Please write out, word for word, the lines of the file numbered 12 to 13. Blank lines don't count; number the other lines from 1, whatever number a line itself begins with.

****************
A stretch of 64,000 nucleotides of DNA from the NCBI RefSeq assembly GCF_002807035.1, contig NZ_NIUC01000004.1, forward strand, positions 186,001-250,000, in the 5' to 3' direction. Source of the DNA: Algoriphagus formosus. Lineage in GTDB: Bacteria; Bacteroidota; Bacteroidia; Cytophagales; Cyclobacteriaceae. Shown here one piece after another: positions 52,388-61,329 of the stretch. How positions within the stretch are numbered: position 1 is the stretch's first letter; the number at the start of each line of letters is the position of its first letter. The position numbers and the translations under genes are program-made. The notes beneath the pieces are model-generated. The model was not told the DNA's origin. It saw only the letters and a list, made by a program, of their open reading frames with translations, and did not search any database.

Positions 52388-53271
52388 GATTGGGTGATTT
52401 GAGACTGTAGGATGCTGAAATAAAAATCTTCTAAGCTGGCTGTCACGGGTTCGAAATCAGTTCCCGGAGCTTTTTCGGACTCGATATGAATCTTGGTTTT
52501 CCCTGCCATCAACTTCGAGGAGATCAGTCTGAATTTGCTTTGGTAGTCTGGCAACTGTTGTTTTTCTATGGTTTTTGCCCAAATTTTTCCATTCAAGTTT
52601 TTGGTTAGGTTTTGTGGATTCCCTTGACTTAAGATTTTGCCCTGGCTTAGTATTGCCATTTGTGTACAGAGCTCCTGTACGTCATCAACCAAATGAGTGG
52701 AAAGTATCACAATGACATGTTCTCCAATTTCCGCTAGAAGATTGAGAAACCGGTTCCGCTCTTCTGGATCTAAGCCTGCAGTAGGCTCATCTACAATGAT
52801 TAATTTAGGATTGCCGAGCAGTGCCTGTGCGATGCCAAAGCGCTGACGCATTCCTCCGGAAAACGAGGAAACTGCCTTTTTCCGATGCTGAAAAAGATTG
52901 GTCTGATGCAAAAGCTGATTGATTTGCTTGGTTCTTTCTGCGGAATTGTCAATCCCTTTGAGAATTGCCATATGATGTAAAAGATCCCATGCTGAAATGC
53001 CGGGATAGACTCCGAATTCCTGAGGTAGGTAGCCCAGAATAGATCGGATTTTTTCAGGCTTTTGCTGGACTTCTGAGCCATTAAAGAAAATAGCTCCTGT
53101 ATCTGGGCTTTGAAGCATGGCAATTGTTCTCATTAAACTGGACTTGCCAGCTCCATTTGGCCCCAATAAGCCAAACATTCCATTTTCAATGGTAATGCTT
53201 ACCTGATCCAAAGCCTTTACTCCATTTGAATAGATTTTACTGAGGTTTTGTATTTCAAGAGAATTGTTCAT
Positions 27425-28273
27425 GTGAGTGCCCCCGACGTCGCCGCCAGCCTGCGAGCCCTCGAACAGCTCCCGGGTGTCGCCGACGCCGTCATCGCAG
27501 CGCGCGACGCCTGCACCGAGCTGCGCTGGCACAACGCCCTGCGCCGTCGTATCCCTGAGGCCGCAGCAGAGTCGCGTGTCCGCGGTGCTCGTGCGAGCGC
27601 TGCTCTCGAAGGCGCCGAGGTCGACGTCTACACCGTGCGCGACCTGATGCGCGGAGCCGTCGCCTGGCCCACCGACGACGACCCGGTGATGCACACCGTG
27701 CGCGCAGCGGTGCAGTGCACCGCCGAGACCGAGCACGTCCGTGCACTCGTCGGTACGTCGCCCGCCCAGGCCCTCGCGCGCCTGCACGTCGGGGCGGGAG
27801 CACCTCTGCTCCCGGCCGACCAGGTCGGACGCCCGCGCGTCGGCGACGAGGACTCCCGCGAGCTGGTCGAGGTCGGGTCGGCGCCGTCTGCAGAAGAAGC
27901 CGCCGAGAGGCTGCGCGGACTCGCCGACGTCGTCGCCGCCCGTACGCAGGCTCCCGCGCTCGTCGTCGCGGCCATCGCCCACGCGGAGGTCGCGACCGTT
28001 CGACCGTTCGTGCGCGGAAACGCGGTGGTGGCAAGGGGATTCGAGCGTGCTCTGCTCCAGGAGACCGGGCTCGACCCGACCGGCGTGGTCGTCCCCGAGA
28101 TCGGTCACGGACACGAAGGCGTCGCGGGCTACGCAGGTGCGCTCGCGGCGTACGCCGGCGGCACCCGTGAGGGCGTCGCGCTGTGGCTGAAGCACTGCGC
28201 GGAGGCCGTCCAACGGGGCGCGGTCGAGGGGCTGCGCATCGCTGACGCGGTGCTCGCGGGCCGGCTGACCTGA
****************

53201 ACCTGATCCAAAGCCTTTACTCCATTTGAATAGATTTTACTGAGGTTTTGTATTTCAAGAGAATTGTTCAT
Positions 27425-28273